Jay Bulger talks new film, boxing, modeling

Jay Bulger has a penchant for stretching the truth.

"I make up life as it goes along. I've always BS'd my way through everything. I cheated in school. I lied saying I worked for Rolling Stone. But when the boxing bell rings, there is no excuse: It's do-or-die. I thrive in those situations."

What is fact is Bulger, 31, grew up in Washington, D.C., and went to college at Fordham University in New York. He boxed in several Golden Glove tournaments in 2001 with "the hopes of becoming the middleweight champion of the world," he said. One of his fights was photographed and displayed in the New York Daily News, and a fashion editor said Bulger should become a model. He did, traveling the world for Armani and Calvin Klein.

Burned out on that in 2005, Bulger returned to his roots of discovery. He focused on his love of music and became obsessed with colorful rock recluse Ginger Baker, who played for Cream and Blind Faith.

Bulger badgered Baker for a story, moving to South Africa and writing an article that Rolling Stone"eventually published. The story and more filmed interviews are the premise of Bulger's new documentary, "Beware of Mr. Baker," just released in national theaters a few weeks ago. It won the grand jury award for best documentary feature at last year’s South by Southwest Film Festival.

Playbook had a few minutes with Bulger to talk about his boxing, modeling and movie career.

You've done so many things, including photography and music video directing. What did you want to be when you were a kid?

"I don't really know. I was class clown. I was really skinny. I was insecure. I did learn quickly that I didn't like getting beaten up. I love skateboarding, and I would take photos for a skateboarding magazine. I thought I should be a photojournalist. After a while, I found the skateboarders so uninteresting. I fell out of love for that. I wrote [for] the high school paper. I had my own music column. I thought I could be a music journalist. Then I read Hunter S. Thompson. I thought I could be him."

But boxing was there at the beginning, right? Although 6-foot-4 and only 155 pounds, you were pretty good, winning a few fights.

My friend's dad took me to the gym. And over the years I kept going. It was Finley's Boxing Gym. It was above a mechanic's garage. It was someone's house. There were couches and a living room and a ring over to one side. The locker room was the guy's bathroom. The great thing about that place was it really was a tale of two cities of Washington, D.C. I always wanted to become middleweight champion of the world. I put aside all academics and other interests. I decided if I'm going to college, I'm going to box also. So I moved to the Bronx and went to Fordham. It was a perfect situation for me. It was a great learning experience. New York was awesome because it wasn't just black and white. People from all over the world were struggling to make it like me. I fit in. One loss and they take my photo, and the fashion guy said I should be the face of Armani."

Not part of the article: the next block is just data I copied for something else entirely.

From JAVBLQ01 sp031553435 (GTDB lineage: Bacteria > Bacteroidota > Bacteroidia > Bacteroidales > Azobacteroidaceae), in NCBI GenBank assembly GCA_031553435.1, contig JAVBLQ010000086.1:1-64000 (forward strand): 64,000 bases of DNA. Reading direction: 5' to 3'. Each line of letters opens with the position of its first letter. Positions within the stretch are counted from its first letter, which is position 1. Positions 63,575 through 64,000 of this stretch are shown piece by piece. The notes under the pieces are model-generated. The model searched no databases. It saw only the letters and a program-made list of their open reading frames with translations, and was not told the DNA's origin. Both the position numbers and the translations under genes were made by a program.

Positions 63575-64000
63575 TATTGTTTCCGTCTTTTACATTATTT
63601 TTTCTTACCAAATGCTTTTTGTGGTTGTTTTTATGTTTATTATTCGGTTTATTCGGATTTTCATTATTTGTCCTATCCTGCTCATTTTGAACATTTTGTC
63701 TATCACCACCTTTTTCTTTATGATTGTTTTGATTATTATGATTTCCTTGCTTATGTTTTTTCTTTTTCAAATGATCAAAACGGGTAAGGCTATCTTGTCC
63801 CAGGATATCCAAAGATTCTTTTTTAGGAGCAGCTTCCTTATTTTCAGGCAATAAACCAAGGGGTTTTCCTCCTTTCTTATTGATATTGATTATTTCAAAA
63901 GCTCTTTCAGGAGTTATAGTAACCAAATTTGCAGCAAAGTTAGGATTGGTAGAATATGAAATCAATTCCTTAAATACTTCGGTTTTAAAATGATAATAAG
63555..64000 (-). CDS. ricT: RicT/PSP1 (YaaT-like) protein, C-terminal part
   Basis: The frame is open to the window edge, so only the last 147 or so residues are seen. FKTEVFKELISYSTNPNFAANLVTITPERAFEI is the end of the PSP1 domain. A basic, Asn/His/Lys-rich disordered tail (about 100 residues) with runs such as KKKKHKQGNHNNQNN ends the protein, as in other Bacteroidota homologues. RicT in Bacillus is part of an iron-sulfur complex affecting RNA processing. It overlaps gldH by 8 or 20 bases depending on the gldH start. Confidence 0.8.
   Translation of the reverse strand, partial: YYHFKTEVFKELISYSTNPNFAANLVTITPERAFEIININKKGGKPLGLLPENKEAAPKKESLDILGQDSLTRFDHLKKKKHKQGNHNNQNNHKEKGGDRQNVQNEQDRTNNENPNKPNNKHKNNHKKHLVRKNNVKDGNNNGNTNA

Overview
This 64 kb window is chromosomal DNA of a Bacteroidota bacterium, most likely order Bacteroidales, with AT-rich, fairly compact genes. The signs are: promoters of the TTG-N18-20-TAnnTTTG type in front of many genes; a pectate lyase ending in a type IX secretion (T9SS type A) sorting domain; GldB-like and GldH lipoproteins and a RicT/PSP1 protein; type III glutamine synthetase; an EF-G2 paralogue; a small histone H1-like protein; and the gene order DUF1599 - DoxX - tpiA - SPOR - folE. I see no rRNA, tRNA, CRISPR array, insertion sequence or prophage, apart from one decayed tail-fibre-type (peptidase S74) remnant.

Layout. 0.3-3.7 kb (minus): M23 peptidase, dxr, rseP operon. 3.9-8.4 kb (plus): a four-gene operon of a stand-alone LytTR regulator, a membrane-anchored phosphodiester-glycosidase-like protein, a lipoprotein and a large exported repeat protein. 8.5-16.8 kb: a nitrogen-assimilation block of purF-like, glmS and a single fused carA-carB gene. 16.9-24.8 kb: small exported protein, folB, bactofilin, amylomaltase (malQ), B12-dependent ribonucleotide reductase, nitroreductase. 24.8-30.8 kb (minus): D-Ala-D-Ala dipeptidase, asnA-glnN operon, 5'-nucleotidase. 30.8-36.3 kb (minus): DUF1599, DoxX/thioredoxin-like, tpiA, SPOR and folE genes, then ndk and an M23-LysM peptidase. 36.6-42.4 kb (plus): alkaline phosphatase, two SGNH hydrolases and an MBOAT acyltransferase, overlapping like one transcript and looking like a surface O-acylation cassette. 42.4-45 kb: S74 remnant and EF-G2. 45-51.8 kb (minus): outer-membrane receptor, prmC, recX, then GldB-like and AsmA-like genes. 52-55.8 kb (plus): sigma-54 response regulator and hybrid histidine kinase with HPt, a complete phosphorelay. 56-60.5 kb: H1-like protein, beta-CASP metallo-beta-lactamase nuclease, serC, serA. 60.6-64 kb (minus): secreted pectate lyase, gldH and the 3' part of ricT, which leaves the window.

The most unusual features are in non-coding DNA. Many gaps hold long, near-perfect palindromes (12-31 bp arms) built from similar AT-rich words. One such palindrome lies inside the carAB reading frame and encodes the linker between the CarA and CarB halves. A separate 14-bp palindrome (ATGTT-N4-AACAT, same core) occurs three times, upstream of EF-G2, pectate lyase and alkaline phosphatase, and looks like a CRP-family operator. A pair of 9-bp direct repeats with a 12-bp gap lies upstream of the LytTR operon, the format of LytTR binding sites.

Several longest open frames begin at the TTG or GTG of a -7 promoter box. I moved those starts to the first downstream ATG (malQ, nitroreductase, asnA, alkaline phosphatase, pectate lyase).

It doesn't sound like a tough life to travel the world and walk a runway, but you hated it.

"It was hilarious. It was the greatest acting job of my life, pretending to be a waif, a starving child. To sum up my modeling, I never got hired twice. Luckily there were a lot of jobs to go around. You do have to shut up when you realize they tell you to fly to Australia, give you $20,000 and stand there and look like an idiot."

Do you wish you would have kept boxing?

"Actually, I wished I had never gotten into boxing. I saw one of the best neurosurgeons in the world and explained to her that I was boxing four hours a day, every day. I was training to hurt people, and I was always getting hit in the head. When you box, you don't practice against people on your level. You always practice against people better than you. I realize that I need to use my brain as a creative force. I have some memory problems now. I can't blame boxing, but I can't imagined it helped."

So tell me how this documentary came about. It's also being released on Video on Demand via SnagFilms on Feb. 26.

"I was always into music and was fascinated by [Baker's] story. So I contacted him and moved down there in South Africa. He had lived in seclusion for years. We talked about Afrobeats. We talked about everything. I fell in love with him and his stories. I told him I was going to have a story published, and I stuck to my word. I did lie by saying I worked at Rolling Stone. I always wanted to. Rolling Stone eventually did use it. And I think it turned out well."

What's next for you?

"I have a few feature films lined up. I'm going to direct 'X-Men 10.' I'm kidding. My lies are going to get better. I learned about life on the streets. One time riding in a car in D.C., we pulled up in front of a nightclub. We hear gun shots. We take off and go two blocks. My friend says, 'Hey, want to go eat some kabobs?' That's my life. It's like boxing. I'll get in the ring and figure it out. I love challenging myself to take myself to places I don't feel I belong."